The technical scope of Maddin’s project is admirable, and there is some particularly stunning use of projections. He self-consciously derives quite a bit of humour from the deliberately melodramatic stories.
But what is the point of all this, really? On the face of things, there isn’t one. The Forbidden Room is just entertaining enough that it succeeds at making you forget that.
There’s not much to say about post-Vice documentary Cartel Land.
Matthew Heineman’s High Definition cameras capture some pretty intense sequences, including shoot-outs in Mexican streets and the sounds of suspected drug cartel members being tortured.
Ostensibly interested in the notion of vigilantes fighting cartels in both America and Mexico, Heinemann understandably devotes most of the film to one figure: Dr José Mireles, who charismatically leads the Autodefensas, an armed citizens’ militia fighting the Knight’s Templar cartel.
Less compelling are the sequences following American militia. In the face of Dr Mireles’ borderline mini-revolution, the dramatic stakes are almost absurdly lowered in these scenes, despite their subjects’ best efforts at self-aggrandisement. Still, Cartel Land is worth watching for its insights into life in communities where the authority of the state has all but collapsed.
Miguel Gomes’ Arabian Nights Vols. 2 & 3 were every bit as revelatory as the first installment, and the trilogy remains my favourite experience of MIFF this year.
Pressed to identify a highlight, I would locate it in the second half of Volume 2, which takes as its setting an impoverished apartment complex. Gomes tells the stories of some of its inhabitants by following a dog that suddenly appears in the complex one day and is passed from one set of owners to the next.
Most admirably, Gomes maintains an infectious spirit of generosity towards his subjects. Without slipping into mawkish sentimentality, he charts their dignified attempts at getting by in a country where (onscreen text informs us at the start of each volume) everybody is worse off now than they were a few years ago. Sometimes the struggle is lost.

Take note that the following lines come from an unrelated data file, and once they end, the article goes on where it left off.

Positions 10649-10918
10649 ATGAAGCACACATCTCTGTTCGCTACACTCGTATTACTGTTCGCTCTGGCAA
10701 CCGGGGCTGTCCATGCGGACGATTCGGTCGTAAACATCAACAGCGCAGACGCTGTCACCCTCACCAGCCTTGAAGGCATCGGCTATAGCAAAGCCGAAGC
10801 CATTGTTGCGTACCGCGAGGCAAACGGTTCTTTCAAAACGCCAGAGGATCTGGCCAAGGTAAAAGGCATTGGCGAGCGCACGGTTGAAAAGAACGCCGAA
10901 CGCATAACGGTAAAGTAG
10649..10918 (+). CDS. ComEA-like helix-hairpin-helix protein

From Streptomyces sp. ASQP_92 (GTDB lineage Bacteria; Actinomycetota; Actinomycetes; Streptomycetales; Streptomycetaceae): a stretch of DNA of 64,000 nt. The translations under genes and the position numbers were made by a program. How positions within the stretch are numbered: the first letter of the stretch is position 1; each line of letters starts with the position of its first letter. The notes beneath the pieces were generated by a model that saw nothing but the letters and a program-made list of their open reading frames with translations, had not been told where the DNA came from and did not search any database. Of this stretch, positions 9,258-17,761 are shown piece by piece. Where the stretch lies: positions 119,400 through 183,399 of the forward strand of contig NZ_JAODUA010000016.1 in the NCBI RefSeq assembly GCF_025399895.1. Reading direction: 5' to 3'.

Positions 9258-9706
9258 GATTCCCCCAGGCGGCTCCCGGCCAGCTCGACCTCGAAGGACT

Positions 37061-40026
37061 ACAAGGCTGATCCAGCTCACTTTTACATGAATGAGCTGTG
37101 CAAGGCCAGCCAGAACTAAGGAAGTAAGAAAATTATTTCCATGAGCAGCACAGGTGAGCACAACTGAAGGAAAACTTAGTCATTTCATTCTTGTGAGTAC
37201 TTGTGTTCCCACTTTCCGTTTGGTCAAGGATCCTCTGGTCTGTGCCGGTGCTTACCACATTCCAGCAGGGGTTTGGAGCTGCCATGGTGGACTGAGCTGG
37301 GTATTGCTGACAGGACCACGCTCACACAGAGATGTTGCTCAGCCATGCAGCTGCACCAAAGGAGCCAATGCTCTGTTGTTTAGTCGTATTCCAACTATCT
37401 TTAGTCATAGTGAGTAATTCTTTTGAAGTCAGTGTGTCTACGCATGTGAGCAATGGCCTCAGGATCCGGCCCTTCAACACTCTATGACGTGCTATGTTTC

There’s so much more to enthuse about: the low-key incorporation of fantasy elements, including a wonderful scene where Scheherazade interacts with a wind spirit; the beautifully shot Ferris Wheel sequence; the finches.
And then there is the final scene. Gomes tracks an old Portuguese man walking determinedly down a road, and scores his simple image with a stunning children’s choir version of the 1970s song ‘Calling Occupants of Interplanetary Craft’. This scene, coming at the end of almost eight hours of cinema, is nothing short of sublime.
A friend recently asked me if its running time meant that Arabian Nights would work better as television rather than movies. Resoundingly, the answer must be no.
Arabian Nights epitomises the fundamental agreement we form with a director every time we walk into a cinema. We give our time and trust, and in return the director gives us their vision. Just how fragile this bond is can be seen by how frequently we reach for the pause button when we’re able to. The cinema saves us from ourselves.